Mortgage origination giant Quicken is stuck in a putative TCPA class action after a Court refused to dismiss ATDS allegations–this is true although district courts in the Sixth Circuit Court of Appeals generally require random or sequential number generation allegations. Uh oh.
In Lopez v. Quicken Loans, Case No. 19-13340, 2020 U.S. Dist. LEXIS 86560 (E.D. Mich. May 18, 2020) Quicken moved to dismiss ATDS allegations from a complaint contending that insufficient allegations of ATDS usage were alleged.
The Sixth Circuit court of appeals—where Lopez was decided—has not yet ruled on the functionalities required for an ATDS. As TCPAWorld reads know, however, the courts are badly split on the issue. The Seventh and Eleventh Circuit Courts of Appeals have recently held an ATDS requires random or sequential number generation. The Second and Ninth Circuits have held, on the other hand, that any device that can call from a list of numbers automatically triggers the statute. The closest the Sixth Circuit has come on the issue was in Gary v. Trublue in which the Court affirmed a district court ruling granting summary judgment to a defendant on ATDS grounds but did not specifically adopt the district court’s reasoning that an ATDS requires random or sequential number generation. District courts in the Sixth Circuit mostly require random or sequential number generation but there are exceptions. See Lord v. Kisling, Case No. 1:17-CV-01739, 2018 U.S. Dist. LEXIS 116288 (N.D. Oh. July 12, 2018)(failure to allege random or sequential number generation sufficient to justify dismissal of TCPA text message case); Keyes v. Ocwen Loan Servicing, No. 17-cv-11492, 2018 U.S. Dist. LEXIS 138445, at *15 (E.D. Mich. Aug. 16, 2018)(Aspect predictive dialer not an ATDS because did not dial using random or sequential number generator); but see Allan v. Pennsylvania Higher Education Assistance Agency, No. 2:14-cv-54 (W.D. Mich. Aug. 19, 2019)(following Marks and extending reach of Marks to Michigan and Sixth Circuit for the first time).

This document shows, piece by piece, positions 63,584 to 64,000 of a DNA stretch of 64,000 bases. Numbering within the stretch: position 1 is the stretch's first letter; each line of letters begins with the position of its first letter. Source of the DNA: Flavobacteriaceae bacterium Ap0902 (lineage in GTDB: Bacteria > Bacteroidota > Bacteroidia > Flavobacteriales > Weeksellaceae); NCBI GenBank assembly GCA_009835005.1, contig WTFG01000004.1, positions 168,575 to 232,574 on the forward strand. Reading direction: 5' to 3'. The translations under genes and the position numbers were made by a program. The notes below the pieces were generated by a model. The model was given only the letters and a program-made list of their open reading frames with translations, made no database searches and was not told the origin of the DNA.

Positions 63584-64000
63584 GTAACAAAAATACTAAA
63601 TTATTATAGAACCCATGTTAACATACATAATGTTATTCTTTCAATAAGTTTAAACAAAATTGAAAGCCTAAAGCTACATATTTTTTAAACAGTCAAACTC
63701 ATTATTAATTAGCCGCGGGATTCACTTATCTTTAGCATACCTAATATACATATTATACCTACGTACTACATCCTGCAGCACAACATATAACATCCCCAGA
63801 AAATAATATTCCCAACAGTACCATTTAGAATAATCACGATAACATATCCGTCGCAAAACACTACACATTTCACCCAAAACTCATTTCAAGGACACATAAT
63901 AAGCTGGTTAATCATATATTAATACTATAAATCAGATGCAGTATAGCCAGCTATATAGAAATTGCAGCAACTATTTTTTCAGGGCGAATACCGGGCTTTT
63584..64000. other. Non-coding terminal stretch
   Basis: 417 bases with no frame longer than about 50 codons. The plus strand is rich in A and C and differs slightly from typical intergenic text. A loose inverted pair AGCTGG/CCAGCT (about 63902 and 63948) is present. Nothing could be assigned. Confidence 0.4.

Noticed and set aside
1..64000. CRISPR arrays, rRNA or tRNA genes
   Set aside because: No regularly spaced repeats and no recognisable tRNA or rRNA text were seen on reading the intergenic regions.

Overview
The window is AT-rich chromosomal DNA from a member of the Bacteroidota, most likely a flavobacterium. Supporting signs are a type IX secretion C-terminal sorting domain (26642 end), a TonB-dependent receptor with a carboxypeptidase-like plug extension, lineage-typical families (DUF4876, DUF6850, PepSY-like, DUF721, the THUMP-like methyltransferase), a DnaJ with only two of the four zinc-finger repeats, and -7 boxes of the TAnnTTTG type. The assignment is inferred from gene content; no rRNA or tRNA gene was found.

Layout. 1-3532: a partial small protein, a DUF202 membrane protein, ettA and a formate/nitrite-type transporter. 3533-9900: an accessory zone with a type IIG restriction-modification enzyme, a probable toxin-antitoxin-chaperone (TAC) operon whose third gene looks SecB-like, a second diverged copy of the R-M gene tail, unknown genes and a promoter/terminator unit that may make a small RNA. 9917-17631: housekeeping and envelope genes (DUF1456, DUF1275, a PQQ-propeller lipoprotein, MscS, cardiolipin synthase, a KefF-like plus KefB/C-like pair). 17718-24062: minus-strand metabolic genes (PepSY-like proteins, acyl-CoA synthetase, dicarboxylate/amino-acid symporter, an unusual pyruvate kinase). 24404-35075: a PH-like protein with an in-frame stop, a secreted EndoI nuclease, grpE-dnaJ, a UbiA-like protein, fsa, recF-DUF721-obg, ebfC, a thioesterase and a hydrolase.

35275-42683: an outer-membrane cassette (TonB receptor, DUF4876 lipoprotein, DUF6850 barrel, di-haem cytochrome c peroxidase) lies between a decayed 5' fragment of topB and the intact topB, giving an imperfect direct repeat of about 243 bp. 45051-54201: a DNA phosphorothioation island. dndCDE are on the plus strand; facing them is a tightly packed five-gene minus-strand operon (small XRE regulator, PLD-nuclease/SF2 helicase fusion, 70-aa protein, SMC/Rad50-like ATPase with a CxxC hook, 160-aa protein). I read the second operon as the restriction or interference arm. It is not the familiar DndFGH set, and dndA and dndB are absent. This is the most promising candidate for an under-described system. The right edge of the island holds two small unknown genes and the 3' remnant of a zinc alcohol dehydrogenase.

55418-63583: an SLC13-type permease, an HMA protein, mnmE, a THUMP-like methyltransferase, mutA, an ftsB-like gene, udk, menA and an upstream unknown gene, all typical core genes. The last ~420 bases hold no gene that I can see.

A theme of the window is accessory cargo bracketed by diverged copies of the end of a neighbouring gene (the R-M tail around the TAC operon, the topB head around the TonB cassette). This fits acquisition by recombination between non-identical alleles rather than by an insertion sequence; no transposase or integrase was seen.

Against this backdrop Quicken’s motion to dismiss seemed like a pretty safe bet. The Complaint did not contain any allegations of random or sequential number generation and with TrueBlue working in its favor a dismissal should have been within its grasp. But alas, it was not to be.
While refusing to determine what the proper ATDS formulation was, the Lopez Court found—for purposes of surviving the pleadings stage—the following allegations sufficient to state a claim: 1) messages came via the use of an SMS shortcode, and SMS codes are reserved for automatically made text messages; 2) the calls and messages were of a generic and non-personal nature (ie, “Quicken Loans: Your simpler way to refinance is here. Get started online today . . .”); 3) that the calls received followed the same pattern under which, after answering the call, there would be a long pause, followed by a clicking sound that would signify the dialing system was operating automatically to send the call to a live representative when one became available; and 4) that both named plaintiffs continued to receive calls and texts after opting out.”
Notably the Lopez decision was at the pleadings stage and Quicken remains free to take a second crack at the issue on MSJ.
We will track this case for any developments that may take place, before the potentially ultimate SCOTUS development that is likely to be issued in about a month.